What would you do if someone you know started spouting extremist beliefs? What if you heard them expressing more and more radical political or religious positions? They might not necessarily be advocating violence, or downloading bomb-making instructions onto their smartphone, but what if you thought they might be taking steps down that path (or encouraging others to do so)?
Do you talk to them? Should you tell a teacher or somebody in authority? Should you argue with them, or should you cut them off and ignore them? If they are inciting violence, then the answer might seem obvious – but what if they are just pushing the boundaries? And how do you decide which beliefs are ‘extremist’?
Roughly 5,000 foreign fighters in Iraq and Syria are European citizens. Most of them are in their twenties, and 3 out of 4 were encouraged to join violent extremist groups by their friends and peers. Sociologists argue that young people indoctrinated into extremist beliefs are often motivated by more than just ideology; other factors, such as belonging to a friendship group, are sometimes more important.
Want to learn more about some of the measures being taken to prevent the radicalisation of young Europeans? Check out our infographic below (click for a bigger version):
Is there anything young people themselves can do to stop radicalisation among their peers? To get a response, we spoke to Professor Lynn Davies from the Centre for International Education and Research (CIER) at the University of Birmingham in the UK. Professor Davies has written numerous books and articles about education and extremism, and works with young people to counter violent radicalisation in the classroom.
Professor Davies argues that young people should be encouraged to talk about extremist attitudes, and should develop the skills to debate and argue with these positions:
I think young people can play a part in countering extremism. It’s always going to be small-scale, but the training that we’re doing with young people is training in debating, argument, discussion, and developing a voice in the community and their school. And, very swiftly I think you can enable young people to have a voice, to state it, and to work for non-violent change.
So, it’s having the skills to campaign in a non-violent way to think about the changes that you want to make in your community. That way you’re enabling young people to meet those challenges. You can do that directly, or indirectly. There is some interesting work with young people making films about propaganda, for example. Or, as another example, we’ve been interviewing former extremists and making films about their experiences…
We had a comment sent in from Fernanda, arguing that young people can often feel trapped between two worlds. He experience is as a Portuguese child growing up in France, and she said there was a deep conflict between the values she learned from her family and the values she learned from school. The values she learned from school weren’t accepted at home, and her family values weren’t accepted at school, so she struggled to reconcile the two.
Is there an answer for how to help children caught between these competing systems of values, for example the values of their peers and the values they are taught by the society in which they live?
Fernanda, I would say this is such an important area, and schools can do things. This is very common, not just in your experience, but across areas of migration, immigration, young people coming into a country and being, as you said, caught between two or more sets of values. The sort of work that I’m interested in is what’s called ‘value complexity’, and that’s working with young people to understand alternative values. You start with a controversial topic, and you discuss all the different value positions you could take around that, so that young people, and teachers and schools, are aware that there’s always more than one way of looking at something.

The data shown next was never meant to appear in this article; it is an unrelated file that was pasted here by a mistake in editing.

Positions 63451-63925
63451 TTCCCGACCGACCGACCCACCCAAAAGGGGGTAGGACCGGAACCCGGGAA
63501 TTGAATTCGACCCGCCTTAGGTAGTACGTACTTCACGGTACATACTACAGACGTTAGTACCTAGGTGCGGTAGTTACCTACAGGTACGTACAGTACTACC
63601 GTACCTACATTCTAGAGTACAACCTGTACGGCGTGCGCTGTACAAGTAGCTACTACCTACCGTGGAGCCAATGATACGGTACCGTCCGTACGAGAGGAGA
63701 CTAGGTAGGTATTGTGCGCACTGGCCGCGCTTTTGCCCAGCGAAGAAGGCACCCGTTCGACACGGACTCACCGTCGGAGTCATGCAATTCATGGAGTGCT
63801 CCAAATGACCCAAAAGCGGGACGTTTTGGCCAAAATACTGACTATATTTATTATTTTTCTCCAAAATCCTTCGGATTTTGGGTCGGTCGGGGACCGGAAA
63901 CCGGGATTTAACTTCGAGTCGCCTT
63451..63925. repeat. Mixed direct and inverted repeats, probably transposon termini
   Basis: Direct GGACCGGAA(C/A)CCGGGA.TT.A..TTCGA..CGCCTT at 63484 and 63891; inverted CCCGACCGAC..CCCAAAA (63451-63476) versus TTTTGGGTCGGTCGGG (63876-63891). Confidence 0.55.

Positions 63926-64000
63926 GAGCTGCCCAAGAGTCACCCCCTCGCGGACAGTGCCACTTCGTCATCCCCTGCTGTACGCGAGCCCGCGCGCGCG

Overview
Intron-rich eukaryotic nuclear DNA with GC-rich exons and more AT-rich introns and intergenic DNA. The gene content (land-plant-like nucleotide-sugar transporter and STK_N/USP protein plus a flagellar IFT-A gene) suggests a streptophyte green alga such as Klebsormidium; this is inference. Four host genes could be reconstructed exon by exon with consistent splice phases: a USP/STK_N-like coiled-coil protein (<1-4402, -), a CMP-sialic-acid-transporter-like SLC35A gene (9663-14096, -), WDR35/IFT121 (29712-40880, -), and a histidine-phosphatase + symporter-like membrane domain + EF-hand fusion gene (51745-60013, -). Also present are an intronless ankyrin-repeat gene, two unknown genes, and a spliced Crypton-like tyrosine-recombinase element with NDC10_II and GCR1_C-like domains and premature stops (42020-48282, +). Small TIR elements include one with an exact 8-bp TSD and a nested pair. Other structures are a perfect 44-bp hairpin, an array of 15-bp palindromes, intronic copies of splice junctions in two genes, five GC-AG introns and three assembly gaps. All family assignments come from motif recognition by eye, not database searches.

You need to put that with some sort of basis. It’s not about saying that all values are equally good and you just have to accept everything. That’s not helpful. But if you use something like a human rights base, then you can decide when it’s important to stick to a particular value and when it’s not, when you can simply agree to differ, accept diversity, accept different views. But she must accept there are a range of values, and decide what needs upholding, and what is okay to be changed.
Finally, we had a comment sent in from LG, arguing that the best way to prevent religious extremism in particular is to stop sending children to religious schools at a very early age. Should religious schools be banned?
It’s a very difficult one. My view is that, in a plural society we probably have to permit religious schools but they should not be funded by the state… I do agree that segregated religious schools are one of the barriers to inclusion and integration. I think that religious schools, if they are permitted to exist, should be very, very closely monitored, scrutinised, and inspected, to ensure that the curriculum that’s in those schools is open, enabling a multiplicity of world-views and an appreciation of other religions and of secularism.
My great worry about some religious schools is that they don’t understand the need for a secular government, and they think equate secularism with atheism, and believe it is something to be ruled out. But I don’t think you can ban religious schools… They’re going to be there, but I think it’s about monitoring them and working with teachers to make them as open and flexible as you can make them.
What should young people do if their friends express extremist beliefs? Is there anything young people themselves can do to stop radicalisation among their peer groups? Let us know your thoughts and comments in the form below, and we’ll take them to policymakers and experts for their reactions!